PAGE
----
Finding Callaway CB1 golf balls for sale is starting to get tough.
After all, they did come out about ten years ago. Their fans still love
them, though, and plenty of golfers still look for these balls in
discount shops and online stores. Every so often I find one on the golf
course, so I know one of the members got lucky and found a source. If I
knew who it was, I'd ask because I love these balls.
There are two varieties of Callaway CB1 golf balls - Red and Blue. The names are refreshingly easy to remember. The Callaway CB1 Red was designed to primarily be a "distance" ball, while the Blue was developed to promote plenty of spin around the greens.
When the two types of these balls came out in 2002 or 2003, they featured the best in two-piece golf ball technology. Sure, three-piece balls had been developed by then, but that type of ball came at a very steep price. For the money ($20 to $25 per dozen, depending on where you bought them) you couldn't beat these. I've always loved Callaway balls, and in my opinion these were some of the best.
I'd love to review these golf balls based on their performance while I was hitting them, but it's been years since I've bought any. Now I just occasionally find one (already used, of course) while I'm out playing. I don't think it would be fair of me to write a review based on balls that have previously been used and might have been sitting out on the course for weeks or even months, so in this review I'm taking a different approach. Instead of giving you my personal opinions about these balls, I've assembled some information that is primarily taken from user reviews that were written while these balls were still easy to buy in pro shops and retail stores.
Callaway CB1 Golf Balls: Red
Most golfers who reviewed the Red version of the balls agreed that they performed very well, especially for the price. Some players thought the distance and feel provided by the CB1 Red were comparable to the performance of Callaway's more expensive HX Red. One said he saved $20 by buying the CB1 Red instead of the HX Red, because he felt the CB1 Red was essentially the same ball (not true, but I think he meant the ball's performance was the same - not the ball itself).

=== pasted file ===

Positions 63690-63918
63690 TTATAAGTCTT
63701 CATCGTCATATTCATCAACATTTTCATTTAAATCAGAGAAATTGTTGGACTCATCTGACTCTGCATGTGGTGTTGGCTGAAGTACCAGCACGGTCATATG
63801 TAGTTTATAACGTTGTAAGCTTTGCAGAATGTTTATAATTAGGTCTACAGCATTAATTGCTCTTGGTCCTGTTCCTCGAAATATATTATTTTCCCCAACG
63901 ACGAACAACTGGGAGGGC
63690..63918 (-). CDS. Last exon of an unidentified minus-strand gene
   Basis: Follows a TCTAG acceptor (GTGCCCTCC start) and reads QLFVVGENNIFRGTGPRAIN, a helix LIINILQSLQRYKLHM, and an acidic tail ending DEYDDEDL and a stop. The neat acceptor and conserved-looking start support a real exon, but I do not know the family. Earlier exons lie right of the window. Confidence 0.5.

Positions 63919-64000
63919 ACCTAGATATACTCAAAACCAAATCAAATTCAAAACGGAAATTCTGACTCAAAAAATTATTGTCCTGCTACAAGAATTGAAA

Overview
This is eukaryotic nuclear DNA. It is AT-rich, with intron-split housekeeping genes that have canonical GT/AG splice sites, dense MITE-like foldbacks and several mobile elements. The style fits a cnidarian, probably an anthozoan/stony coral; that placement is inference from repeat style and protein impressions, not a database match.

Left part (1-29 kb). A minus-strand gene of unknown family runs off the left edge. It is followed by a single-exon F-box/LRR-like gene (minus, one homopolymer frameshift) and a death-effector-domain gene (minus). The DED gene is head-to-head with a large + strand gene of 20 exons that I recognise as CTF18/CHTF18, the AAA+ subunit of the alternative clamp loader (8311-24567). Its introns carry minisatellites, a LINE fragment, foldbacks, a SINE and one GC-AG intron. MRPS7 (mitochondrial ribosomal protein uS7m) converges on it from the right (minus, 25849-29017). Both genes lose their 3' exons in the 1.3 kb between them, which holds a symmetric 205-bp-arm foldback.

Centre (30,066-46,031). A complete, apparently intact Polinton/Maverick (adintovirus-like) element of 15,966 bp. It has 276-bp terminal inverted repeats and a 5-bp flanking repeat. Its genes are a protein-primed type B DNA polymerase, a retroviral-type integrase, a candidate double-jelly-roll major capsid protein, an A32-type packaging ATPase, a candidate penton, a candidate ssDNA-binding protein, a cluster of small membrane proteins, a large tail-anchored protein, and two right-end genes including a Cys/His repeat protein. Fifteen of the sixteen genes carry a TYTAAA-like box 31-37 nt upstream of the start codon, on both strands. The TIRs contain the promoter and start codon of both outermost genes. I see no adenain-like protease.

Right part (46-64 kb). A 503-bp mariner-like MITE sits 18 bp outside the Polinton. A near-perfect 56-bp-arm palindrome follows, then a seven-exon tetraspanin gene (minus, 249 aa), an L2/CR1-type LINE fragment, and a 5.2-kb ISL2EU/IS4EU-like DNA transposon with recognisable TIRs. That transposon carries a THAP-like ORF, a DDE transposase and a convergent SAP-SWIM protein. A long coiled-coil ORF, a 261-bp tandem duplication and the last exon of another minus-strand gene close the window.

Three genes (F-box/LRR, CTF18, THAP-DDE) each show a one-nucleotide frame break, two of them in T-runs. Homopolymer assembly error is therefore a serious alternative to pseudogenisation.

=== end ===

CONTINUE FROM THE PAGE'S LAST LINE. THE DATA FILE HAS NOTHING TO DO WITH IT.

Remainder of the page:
Other golfers mentioned that the Red version of the balls were better than average, and many said the Red delivered better performance than they'd expected from a ball that's so affordable. In fact, some of them said this ball was one of the best balls on the market - at any price.
Still other players commented about the CB1 Red's soft feel around the green, finding it somewhat surprising that a "distance" ball would be soft enough to spin and stick on the green with a wedge or a short iron. They seemed impressed by the ball's balance of distance and feel. One compared it to the Maxfli Noodle or the Precept Laddie, while another player commented about how nicely the CB1 Red rolled on the green while putting. Durability didn't seem to be an issue either.
Callaway CB1 Golf Balls: Blue
Naturally, fewer players look for "spin" balls than "distance" balls, and the Blue version of the Callaway CB1 golf balls were definitely marketed as "spin" balls. No matter what ball you play, you won't spin it on the green if you're a high-handicapper or you have a slow swing. That means it's almost always the "better" golfers who want a ball that is designed to promote greenside spin. As a result, I didn't find as many reviews on the Blue version of the Callaway CB1 golf balls. What I did find, however, was pretty much all positive.
I read reviews that said the Blue version of Callaway CB1 golf balls was "the best value on the market" and "half the price of its closest competitor." They also said the Blue is "long, soft, [with] plenty of spin and great feel." It received good marks for durability, too, with comments like "seemed harder to scuff up than other balls."
The Bottom Line: If you can find them, you probably won't go wrong with Callaway CB1 golf balls. Choose the Red for distance or the Blue for greenside spin.